Maybe too good to be true, but it looks like Bibi may be done in Israel. Kodi Lee wows “America’s Got Talent” finals. And a woman in England marries a tree (seriously)

It’s not even Rosh Hashanah, and the New York Jets are down to their third-string quarterback this season, and are a 22-point underdog to the Patriots this weekend.
Just wanted to share my misery with you all. Now on with the show…

I don’t want to celebrate prematurely, since so many of us are frightened of doing that after past election shockers (see, Clinton, Hillary, 2016), but I was feeling very upbeat Tuesday night upon reading headlines declaring that finally, ding dong, the witch of Israel might be (politically) dead.

After 13 years over two decades in power, Benjamin (Bibi) Netanyahu maybe, possibly, likely, finally lost an election as Prime Minister.

And speaking as a Jew, as an American, and a citizen of the world, this is freaking fantastic news.

As the election results trickled in Tuesday night, all the exit poll data showed that Bibi and his far-right, ultra-orthodox ruling party had failed to secure a majority of votes, and that Benny Gantz, a moderate who opposed Netanyahu in the election, would emerge slightly ahead and get the first chance to form a coalition government.

If this is true… it’s wonderful. For so long, Netanyahu has bullied, lied and bribed his way to power and then to keep it, and his unbelievable arrogance and refusal to even consider the rights of Palestinians in a peace process he never had any interest in joining, has been disgraceful.

His coming to Congress at the behest of Republican leader John Boehner in 2015, to then browbeat America and President Obama was particularly odious, and his constant, consistent lies and half-truths about Palestinians, his disgusting behavior toward America, and most recently, his slavish devotion and love of Donald Trump has been a stain on the world.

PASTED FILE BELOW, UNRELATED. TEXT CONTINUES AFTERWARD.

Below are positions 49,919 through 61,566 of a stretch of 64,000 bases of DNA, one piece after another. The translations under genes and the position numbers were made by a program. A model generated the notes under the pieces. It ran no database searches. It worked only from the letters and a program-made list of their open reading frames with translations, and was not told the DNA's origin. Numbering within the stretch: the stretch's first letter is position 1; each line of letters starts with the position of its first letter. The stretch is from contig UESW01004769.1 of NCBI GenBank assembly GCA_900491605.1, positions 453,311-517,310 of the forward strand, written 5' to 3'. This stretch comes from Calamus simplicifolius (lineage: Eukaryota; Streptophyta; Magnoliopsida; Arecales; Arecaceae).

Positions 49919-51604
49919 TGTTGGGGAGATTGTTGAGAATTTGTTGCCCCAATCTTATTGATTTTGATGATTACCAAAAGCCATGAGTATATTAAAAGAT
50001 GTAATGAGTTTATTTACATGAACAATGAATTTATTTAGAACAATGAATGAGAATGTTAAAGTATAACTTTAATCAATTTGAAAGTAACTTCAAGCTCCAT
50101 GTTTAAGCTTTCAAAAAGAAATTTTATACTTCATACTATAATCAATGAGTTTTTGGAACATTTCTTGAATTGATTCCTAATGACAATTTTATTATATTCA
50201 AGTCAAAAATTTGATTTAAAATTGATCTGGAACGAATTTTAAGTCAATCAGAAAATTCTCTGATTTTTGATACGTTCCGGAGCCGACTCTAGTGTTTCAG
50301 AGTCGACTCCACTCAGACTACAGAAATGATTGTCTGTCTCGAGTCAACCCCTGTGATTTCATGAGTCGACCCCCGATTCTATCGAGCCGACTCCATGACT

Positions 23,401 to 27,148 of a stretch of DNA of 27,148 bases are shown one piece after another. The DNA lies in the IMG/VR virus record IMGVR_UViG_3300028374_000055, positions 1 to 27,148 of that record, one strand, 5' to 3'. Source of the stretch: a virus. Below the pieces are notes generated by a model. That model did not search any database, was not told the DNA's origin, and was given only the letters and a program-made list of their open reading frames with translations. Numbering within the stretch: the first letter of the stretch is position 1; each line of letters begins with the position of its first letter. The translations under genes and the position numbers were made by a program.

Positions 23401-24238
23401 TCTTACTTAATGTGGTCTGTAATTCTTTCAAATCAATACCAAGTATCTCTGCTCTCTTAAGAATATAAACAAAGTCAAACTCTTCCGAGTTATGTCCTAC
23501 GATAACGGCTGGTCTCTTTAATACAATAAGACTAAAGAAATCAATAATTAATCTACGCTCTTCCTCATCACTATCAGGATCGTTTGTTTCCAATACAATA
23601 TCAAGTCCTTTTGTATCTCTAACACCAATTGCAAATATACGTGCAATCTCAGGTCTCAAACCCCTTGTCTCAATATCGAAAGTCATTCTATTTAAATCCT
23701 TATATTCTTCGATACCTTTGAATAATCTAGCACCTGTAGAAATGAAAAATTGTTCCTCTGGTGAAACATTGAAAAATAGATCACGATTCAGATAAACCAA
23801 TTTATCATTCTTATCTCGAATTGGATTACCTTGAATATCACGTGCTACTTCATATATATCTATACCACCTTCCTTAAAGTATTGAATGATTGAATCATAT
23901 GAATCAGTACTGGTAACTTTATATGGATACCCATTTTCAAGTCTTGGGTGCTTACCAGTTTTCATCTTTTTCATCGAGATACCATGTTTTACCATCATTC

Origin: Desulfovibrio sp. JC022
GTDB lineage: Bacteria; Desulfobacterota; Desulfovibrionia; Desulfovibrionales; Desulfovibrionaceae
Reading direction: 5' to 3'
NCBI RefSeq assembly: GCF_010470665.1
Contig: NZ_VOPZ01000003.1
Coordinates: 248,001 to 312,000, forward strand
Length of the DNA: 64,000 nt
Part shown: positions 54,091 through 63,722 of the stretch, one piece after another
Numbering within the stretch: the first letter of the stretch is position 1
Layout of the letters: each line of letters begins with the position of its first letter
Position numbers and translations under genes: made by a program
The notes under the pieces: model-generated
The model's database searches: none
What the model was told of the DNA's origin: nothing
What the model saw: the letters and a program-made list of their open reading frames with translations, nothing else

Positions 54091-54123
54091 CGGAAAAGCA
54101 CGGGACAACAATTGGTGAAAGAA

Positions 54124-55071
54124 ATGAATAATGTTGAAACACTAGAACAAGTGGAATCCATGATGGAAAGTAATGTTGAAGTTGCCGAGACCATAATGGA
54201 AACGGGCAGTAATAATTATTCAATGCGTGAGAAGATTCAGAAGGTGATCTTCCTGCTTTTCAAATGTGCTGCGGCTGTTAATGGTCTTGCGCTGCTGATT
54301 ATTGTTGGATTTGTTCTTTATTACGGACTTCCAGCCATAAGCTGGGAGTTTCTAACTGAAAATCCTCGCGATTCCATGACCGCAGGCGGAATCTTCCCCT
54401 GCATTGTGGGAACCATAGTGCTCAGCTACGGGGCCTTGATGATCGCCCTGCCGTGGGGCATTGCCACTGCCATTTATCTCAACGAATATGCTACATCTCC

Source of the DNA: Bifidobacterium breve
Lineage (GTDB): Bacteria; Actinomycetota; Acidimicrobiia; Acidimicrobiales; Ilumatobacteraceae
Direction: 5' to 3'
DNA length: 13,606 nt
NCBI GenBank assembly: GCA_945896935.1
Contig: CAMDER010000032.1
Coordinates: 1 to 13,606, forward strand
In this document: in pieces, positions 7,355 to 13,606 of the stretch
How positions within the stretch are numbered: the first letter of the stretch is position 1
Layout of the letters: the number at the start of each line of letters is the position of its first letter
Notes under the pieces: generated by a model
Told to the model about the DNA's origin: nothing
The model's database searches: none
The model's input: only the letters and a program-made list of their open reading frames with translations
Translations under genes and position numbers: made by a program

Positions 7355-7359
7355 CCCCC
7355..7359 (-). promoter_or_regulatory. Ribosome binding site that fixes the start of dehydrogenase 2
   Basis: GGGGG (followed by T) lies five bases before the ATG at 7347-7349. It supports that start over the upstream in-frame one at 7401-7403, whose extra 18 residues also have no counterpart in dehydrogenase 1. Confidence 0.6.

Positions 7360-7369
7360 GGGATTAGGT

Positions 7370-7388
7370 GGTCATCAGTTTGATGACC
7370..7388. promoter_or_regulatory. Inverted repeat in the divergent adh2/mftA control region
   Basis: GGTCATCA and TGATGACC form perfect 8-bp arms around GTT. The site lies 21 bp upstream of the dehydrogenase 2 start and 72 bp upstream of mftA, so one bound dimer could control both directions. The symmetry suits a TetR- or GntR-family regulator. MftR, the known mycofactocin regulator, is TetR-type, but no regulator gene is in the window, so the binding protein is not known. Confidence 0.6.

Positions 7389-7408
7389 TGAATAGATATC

Oh yeah, he’s also under indictment for bribery and corruption.

Bibi has been close to political death before, and has always escaped. So like I said, I’m not celebrating yet. But as an American Jew who simply cannot support the far-right, constant war-mongering man who leads the homeland of my people, this could be a wonderful, wonderful change in leadership.

My fingers will be crossed.

**Next up today, I blogged a while back about the incredible singer Kodi Lee on “America’s Got Talent,” a blind man who has tremendous vocal range and an inspiring backstory.

Well, Tuesday night was the “AGT” finals and Lee once again put on one hell of a show. Check out his performance. What a talented young man.

**And finally today, this story kind of made me wonder exactly what makes some people tick. Because I have no Earthly idea.

So there’s this 34-year-old woman in England named Kate Cunningham, and about 10 days ago she legally married a tree.

That’s right, a tree. The ceremony took place in Rimrose Valley Park, and Cunningham invited her family and friends to come see the ceremony, after which Cunningham said she was legally changing her last name to “Elder,” after the species of tree she married (well, sure.)

Cunningham’s goal with this “marriage” was to draw attention to the destruction of green spaces in her local park, see. So she figured by getting hitched to an inanimate object, she’d get lots and lots of attention.

From this story in the Daily Mail: Miss Cunningham said that she was inspired by female activists from Mexico who held similar ceremonies to bring attention to illegal logging and land clearing, and that she hoped to draw attention to the campaign to save Rimrose Valley Park.

The former primary school behaviour support assistant said her family and boyfriend were supportive of her decision.

She said: ‘My boyfriend is very supportive of my decision. He’s even helped make props for the ceremony.

‘My oldest son was initially embarrassed when I told him I was going to do it, but he decided to come to the ceremony. It means a lot to him to be there.”

Sigh. You just KNOW her son is going to be talking about this in therapy some day.


James Corden with a heartfelt takedown of “fat-shaming.” A hilarious obit from the family of a prankster. And NFL Week 2: Any healthy QB’s left? And boy do the Giants stink

It’s pretty rare when one late-night TV show host goes after another publicly on their own show. But James Corden, who I love, went after Bill Maher, who I used to love and now I just feel sorry for, last week on Corden’s show, and I applaud him for it greatly.